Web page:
Extremes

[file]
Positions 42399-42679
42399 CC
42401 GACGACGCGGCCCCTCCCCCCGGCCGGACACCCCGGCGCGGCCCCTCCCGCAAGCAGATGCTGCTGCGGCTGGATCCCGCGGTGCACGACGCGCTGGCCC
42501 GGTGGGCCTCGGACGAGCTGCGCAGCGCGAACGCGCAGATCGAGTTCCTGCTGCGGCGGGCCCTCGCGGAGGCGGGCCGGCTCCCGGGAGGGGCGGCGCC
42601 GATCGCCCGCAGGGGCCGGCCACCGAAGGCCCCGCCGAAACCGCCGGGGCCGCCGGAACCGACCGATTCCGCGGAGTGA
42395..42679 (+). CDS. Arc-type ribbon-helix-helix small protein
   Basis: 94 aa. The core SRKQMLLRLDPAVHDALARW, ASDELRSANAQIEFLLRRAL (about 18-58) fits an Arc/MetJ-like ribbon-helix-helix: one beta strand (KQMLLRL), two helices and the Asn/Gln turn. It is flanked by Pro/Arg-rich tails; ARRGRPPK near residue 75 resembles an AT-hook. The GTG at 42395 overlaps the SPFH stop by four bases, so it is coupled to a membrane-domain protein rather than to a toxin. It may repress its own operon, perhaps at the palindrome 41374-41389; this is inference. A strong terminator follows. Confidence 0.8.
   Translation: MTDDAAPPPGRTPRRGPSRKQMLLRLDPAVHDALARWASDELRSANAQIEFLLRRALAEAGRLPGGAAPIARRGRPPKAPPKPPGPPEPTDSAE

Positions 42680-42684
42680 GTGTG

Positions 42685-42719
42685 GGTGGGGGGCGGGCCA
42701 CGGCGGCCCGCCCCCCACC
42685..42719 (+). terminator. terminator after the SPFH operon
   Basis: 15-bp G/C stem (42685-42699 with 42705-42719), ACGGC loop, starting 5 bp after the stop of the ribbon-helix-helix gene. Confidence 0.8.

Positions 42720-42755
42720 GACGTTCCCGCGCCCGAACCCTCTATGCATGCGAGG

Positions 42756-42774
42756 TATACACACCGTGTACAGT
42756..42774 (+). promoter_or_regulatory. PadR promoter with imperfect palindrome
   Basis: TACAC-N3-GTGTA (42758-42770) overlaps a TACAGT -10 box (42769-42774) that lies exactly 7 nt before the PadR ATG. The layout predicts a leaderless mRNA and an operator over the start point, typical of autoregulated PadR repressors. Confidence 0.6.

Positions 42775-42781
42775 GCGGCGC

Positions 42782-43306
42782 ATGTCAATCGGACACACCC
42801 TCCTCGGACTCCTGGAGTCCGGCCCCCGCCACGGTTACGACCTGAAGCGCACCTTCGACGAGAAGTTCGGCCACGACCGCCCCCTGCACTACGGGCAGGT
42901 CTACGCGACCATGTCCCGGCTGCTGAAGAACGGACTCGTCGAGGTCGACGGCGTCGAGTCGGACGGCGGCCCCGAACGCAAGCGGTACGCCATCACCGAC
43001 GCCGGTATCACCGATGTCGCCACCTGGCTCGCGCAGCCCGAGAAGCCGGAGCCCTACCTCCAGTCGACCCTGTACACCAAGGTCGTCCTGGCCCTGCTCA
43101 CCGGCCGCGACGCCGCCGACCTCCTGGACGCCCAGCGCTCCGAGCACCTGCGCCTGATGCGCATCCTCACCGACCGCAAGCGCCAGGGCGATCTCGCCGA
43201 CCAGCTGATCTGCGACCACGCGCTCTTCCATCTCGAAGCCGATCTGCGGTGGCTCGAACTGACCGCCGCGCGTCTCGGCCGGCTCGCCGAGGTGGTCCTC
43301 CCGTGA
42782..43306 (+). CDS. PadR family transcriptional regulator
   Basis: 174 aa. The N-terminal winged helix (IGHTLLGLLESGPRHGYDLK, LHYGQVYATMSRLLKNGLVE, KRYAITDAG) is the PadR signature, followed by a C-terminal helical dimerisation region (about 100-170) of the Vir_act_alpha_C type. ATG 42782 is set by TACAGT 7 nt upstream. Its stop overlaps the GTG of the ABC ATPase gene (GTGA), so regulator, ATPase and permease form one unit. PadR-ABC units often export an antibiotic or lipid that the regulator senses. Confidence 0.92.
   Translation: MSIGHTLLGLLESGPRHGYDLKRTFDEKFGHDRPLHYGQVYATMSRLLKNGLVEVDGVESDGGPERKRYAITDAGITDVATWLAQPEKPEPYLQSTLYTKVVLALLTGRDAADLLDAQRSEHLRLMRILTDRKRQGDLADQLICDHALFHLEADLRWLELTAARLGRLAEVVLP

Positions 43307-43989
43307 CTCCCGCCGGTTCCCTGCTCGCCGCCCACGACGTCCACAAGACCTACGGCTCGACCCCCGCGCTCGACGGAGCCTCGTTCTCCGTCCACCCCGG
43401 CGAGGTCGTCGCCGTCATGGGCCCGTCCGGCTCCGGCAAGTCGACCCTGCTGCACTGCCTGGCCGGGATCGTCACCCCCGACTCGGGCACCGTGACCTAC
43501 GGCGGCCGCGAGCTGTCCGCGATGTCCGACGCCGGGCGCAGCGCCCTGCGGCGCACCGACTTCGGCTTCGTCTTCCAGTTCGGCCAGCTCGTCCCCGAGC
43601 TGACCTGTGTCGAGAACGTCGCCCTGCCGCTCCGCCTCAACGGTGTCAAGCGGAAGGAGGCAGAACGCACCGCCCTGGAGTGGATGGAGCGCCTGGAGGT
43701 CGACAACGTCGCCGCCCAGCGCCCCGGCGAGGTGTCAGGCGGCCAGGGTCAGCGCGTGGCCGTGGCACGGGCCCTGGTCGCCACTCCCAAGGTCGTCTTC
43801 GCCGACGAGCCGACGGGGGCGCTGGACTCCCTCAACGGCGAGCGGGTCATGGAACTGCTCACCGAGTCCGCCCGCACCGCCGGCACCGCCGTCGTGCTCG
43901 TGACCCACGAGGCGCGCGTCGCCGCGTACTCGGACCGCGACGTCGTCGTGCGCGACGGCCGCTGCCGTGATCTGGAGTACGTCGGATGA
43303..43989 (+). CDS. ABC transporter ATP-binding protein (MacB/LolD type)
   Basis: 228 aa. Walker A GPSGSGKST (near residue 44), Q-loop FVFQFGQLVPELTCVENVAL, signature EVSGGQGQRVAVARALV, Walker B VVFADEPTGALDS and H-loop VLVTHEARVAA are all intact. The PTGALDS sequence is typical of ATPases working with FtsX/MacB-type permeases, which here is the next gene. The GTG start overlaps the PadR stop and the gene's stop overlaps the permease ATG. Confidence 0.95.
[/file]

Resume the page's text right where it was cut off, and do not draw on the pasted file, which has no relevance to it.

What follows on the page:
The statistics are well aired. Year-to-date the S&P has been dragged up by a handful of stocks. Markets are now, as any taxi driver will tell you, crowded. Stay-at-home day-traders have also got a taste for the go-go momentum and piled in. In size. At the other end of the market, many stocks have been routed. Some Covid related, others more structural. In the case of Energy, it has been a double hit to the gut. These dynamics have stretched the rubber on valuation dispersions across the market. Those in the hay have been re-rated through all known previous ranges, whilst those in the gutter have seen valuations smoked. For some investors, this is of interest, for stocks trading at extremes can quickly become rough, disorderly places when uncertainty runs high. Given the soup of politics, a pandemic, elevated unemployment and a sense that wider society is starting to pop apart at the seams, uncertainty is ubiquitous – it’s right up there. Portfolios then, perhaps ought to avoid the extremes. Avoid both the structurally flawed low multiple stocks and the rich ratings of the honeyed-growth cohort. Rotation beckons. But any rotation needs to be nuanced, cloaked in stock selection and perhaps targeted at the rich seam of lower-growth companies that sport valuations that are still loose in the collar. Growth is a lazy generic term, and hides the sharp dispersion across the whole growth spectrum. In a world of zero rates, it is understandable that high growth has been glazed in butter, but lower down the ‘growth offer’ many share prices still languish. Companies that are quietly ironing the linen, getting on with the day-to-day and see mid-single digit revenue growth as achievable. And achievable largely, irrespective, of the economic weather. This nuanced evaluation will find rich pickings across insurance broking, elective health, online advertising and financial exchanges – to name but a few. Companies which are likely to print double-digit earnings growth over the coming years, but sit on delicious butter-ready valuations. In the context of all that’s going on, and the gas and air that might be needed at the extreme end of the market, that’s a rotation perhaps worth making.